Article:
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Extended eruv removes barrier for Jewish community members

Extension allows observant Jews to carry items around College Hill during Sabbath

Providence’s eruv — a symbolic bounded area that allows Orthodox Jews to do tasks they are usually barred from on the Sabbath, like carrying items — was extended to include the Brown and RISD campuses Apr. 4. The decision reflects a commitment to “Jews for whom Jewish law is central,” such as those from orthodox and conservative denominations, said University Rabbi Michelle Dardashti.

Carrying items in public is one of the 39 prohibited activities during the Sabbath, Dardashti said. The prohibition on carrying extends not only to items such as bags and keys but also to carrying children and using canes, she said. 

Currently a minority of the Jewish community at Brown and RISD strictly adhere to the restriction on carrying items during the Sabbath, said Brown/RISD Hillel Executive Director Marshall Einhorn. The absence of an eruv “represented a significant barrier” for observant students and community members over the years, he said, adding that parents of potential students have contacted him to ask whether Brown was bounded by an eruv. The extension of the eruv is “an important way that we continue to make Brown and RISD schools where Jewish students of all practices feel welcomed,” Einhorn said. Now that the eruv has been extended to College Hill, “future students, faculty (members) and community members” who follow the prohibition “may be able to put Brown and RISD on the list of schools they would consider,” he added.

Brown is now the seventh school in the Ivy League to be bounded by an eruv — Dartmouth is now the only Ivy League school that is not included within an eruv’s borders, Marshall said.

The Apr. 4 eruv dedication ceremony was attended by President Christina Paxson P’19 and Mayor Jorge Elorza. The extension “couldn’t have been done without the city’s support and help,” said Hillel Trustee David London ’64. In accordance with Jewish law, a plaque with a silver dollar — a coin of value — was given to the mayor in exchange for the right of observant Jews to carry items on the Sabbath, London said.

The Providence Eruv was originally established 30 years ago to cover most of the East Side of Providence and adjacent areas in Pawtucket. There had been discussions on and off at Hillel about its extension, but efforts to extend the existing eruv began four years ago with a discussion with the Providence Eruv Corporation, Einhorn said. The eruv was extended according to Jewish law, and its borders are physically marked by a thin wire strung between telephone and electric poles, with the Providence River serving as the western border.

London helped lead the extension efforts, which involved coordinating with Brown and RISD staff members, local officials and a telecommunication company to use their poles. London worked with Paxson, University Chaplain Janet Cooper Nelson, Assistant Vice President of Real Estate John Luipold, the Office of Student Life and the RISD facilities department. Sam Zurier, city councilman of the College Hill council district, helped London connect with the Property Department, Solicitors Office and Public Works department, among other groups.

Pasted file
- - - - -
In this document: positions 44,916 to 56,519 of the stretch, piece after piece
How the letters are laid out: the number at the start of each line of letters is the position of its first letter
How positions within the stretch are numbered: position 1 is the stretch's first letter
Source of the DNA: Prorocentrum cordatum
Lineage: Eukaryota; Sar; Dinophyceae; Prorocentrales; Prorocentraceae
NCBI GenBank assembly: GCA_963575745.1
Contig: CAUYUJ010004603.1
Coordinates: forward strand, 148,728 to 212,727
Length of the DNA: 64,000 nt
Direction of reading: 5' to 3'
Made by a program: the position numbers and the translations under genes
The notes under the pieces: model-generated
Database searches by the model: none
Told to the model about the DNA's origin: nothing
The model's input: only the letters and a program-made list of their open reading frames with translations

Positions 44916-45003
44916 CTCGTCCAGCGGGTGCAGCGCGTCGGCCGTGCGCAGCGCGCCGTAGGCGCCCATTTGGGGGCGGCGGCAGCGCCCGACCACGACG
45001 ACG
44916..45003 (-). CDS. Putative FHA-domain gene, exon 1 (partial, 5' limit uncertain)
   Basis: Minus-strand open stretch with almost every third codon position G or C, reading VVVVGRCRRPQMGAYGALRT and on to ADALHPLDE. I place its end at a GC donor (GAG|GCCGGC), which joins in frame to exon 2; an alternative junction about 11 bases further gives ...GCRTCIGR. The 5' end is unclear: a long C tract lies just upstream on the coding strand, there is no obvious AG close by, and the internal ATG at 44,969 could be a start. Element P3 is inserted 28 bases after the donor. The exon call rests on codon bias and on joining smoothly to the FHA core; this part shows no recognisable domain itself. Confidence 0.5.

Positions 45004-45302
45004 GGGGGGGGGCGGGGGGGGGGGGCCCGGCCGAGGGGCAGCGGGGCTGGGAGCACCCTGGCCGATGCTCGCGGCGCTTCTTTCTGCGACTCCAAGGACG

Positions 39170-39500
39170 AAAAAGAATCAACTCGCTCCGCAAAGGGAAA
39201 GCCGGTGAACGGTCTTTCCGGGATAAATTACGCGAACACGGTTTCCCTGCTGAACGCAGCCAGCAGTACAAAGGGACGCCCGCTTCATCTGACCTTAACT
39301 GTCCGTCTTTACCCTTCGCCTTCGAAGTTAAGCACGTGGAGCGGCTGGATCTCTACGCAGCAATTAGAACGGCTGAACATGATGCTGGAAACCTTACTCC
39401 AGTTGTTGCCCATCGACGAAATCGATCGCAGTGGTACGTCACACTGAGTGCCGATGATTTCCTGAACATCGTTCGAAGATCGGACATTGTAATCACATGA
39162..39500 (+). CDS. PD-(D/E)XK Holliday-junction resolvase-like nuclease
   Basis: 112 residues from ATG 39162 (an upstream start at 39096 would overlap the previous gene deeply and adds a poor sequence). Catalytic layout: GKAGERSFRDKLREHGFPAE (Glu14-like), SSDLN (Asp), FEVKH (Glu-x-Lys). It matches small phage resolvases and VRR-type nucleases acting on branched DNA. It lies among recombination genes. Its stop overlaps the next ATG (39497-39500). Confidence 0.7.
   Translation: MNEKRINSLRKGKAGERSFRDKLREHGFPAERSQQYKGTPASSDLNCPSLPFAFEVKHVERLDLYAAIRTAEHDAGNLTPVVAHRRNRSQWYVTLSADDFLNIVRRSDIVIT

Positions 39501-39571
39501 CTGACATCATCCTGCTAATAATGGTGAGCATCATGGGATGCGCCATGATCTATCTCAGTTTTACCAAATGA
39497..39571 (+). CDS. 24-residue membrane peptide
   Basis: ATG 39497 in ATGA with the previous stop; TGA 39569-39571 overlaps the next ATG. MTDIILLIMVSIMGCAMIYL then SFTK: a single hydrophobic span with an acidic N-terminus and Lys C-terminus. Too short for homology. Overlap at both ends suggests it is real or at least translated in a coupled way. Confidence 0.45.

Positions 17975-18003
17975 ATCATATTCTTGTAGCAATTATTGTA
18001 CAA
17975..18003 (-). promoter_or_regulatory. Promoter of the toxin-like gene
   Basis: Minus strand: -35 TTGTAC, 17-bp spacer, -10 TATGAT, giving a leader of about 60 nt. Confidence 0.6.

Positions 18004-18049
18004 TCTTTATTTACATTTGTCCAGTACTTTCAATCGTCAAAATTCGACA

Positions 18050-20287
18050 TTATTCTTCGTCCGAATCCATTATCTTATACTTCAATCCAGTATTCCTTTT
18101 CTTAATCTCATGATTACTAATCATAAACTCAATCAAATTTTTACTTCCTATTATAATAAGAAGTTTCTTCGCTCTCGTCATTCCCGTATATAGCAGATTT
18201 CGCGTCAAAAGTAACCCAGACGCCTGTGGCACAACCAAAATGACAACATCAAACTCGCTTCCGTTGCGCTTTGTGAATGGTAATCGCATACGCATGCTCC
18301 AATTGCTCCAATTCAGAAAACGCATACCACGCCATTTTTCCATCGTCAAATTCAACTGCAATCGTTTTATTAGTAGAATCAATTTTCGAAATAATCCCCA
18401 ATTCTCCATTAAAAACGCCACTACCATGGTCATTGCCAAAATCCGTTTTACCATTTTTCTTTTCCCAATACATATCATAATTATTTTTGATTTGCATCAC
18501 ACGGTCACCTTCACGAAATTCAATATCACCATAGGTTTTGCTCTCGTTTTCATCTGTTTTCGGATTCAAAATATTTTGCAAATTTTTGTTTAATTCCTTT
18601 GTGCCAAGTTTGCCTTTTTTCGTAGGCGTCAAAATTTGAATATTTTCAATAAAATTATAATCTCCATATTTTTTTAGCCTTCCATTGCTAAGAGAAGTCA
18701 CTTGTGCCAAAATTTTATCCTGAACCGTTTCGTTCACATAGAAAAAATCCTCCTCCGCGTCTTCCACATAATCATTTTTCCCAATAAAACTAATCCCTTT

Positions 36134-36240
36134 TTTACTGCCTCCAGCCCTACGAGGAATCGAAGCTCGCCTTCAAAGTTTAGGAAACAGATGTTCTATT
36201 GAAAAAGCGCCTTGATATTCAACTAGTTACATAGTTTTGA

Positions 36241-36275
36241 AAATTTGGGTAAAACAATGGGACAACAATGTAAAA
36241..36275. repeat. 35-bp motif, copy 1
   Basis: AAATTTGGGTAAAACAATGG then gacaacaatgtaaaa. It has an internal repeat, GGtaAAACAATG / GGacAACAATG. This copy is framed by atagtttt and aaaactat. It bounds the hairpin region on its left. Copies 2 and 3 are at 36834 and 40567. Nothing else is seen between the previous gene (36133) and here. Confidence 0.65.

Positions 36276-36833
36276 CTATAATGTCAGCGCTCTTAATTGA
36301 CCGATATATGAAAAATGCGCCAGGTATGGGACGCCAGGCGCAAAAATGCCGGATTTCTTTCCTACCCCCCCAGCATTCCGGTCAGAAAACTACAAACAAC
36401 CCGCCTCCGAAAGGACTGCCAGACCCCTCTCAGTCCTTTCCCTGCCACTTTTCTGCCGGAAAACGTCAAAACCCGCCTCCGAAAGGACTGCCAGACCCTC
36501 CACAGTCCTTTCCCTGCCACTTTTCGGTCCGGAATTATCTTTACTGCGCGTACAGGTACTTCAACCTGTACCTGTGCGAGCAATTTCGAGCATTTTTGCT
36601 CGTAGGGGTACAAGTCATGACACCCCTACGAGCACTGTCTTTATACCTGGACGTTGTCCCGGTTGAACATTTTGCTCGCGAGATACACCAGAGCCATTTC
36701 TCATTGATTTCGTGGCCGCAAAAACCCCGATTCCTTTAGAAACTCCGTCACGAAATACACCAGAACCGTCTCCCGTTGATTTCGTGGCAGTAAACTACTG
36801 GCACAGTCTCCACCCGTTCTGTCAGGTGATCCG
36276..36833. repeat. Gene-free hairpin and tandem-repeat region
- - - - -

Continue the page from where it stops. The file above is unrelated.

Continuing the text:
London, who does not observe the carrying prohibition, said he wished “to broaden the appeal of Brown and RISD as (places where) anyone who’s Jewish, regardless of their level of observance, would feel comfortable coming.”

Before the eruv was extended to Brown, Dardashti, who has three small children, was unable to keep this prohibition during the Sabbath. For this reason, the extension is both personally and professionally exciting, she said.

Vice President for Social Engagement at Hillel Shoshana Rosenzweig ’19 went to Salanter Akiba Riverdale High School in New York City, a modern orthodox Jewish school where “a lot of students wouldn’t even consider Brown because (there was no eruv). So now it opens the possibility to a lot more observant Jews coming to Brown.”

“In terms of getting more diversity in Brown’s Jewish community, I think it’s a really important step. (Because) our community is largely nonorthodox,” said Hillel Shabbat Committee Chair Akiva Chaleff ’20. “There’s very, very few of us who are observant of (the carrying prohibition) simply because” people who are would not have previously chosen to come to Brown as it did not support “that kind of religious lifestyle,” Chaleff said.

Before the eruv was extended, on Sabbath or holidays with Sabbath restrictions, Chaleff wore his keys on a necklace, as using a keychain “would have constituted moving them from place to place.” The day before the Sabbath, Chaleff would put all the items he needed for the day, such as his books and his epipen, in Hillel. After the eruv extension, “I’ve been able to sit outside and read. And just having the ability to make (fewer) preparations. … I’m just a lot more mobile. … I can take a walk and bring a water bottle with me on Jewish holidays. It’s honestly fantastic,” Chaleff said.

Correction: A previous version of this article misspelled the last name of councilman Sam Zurier. Has last name is "Zurier," not "Zuridr." The Herald regrets the error. 


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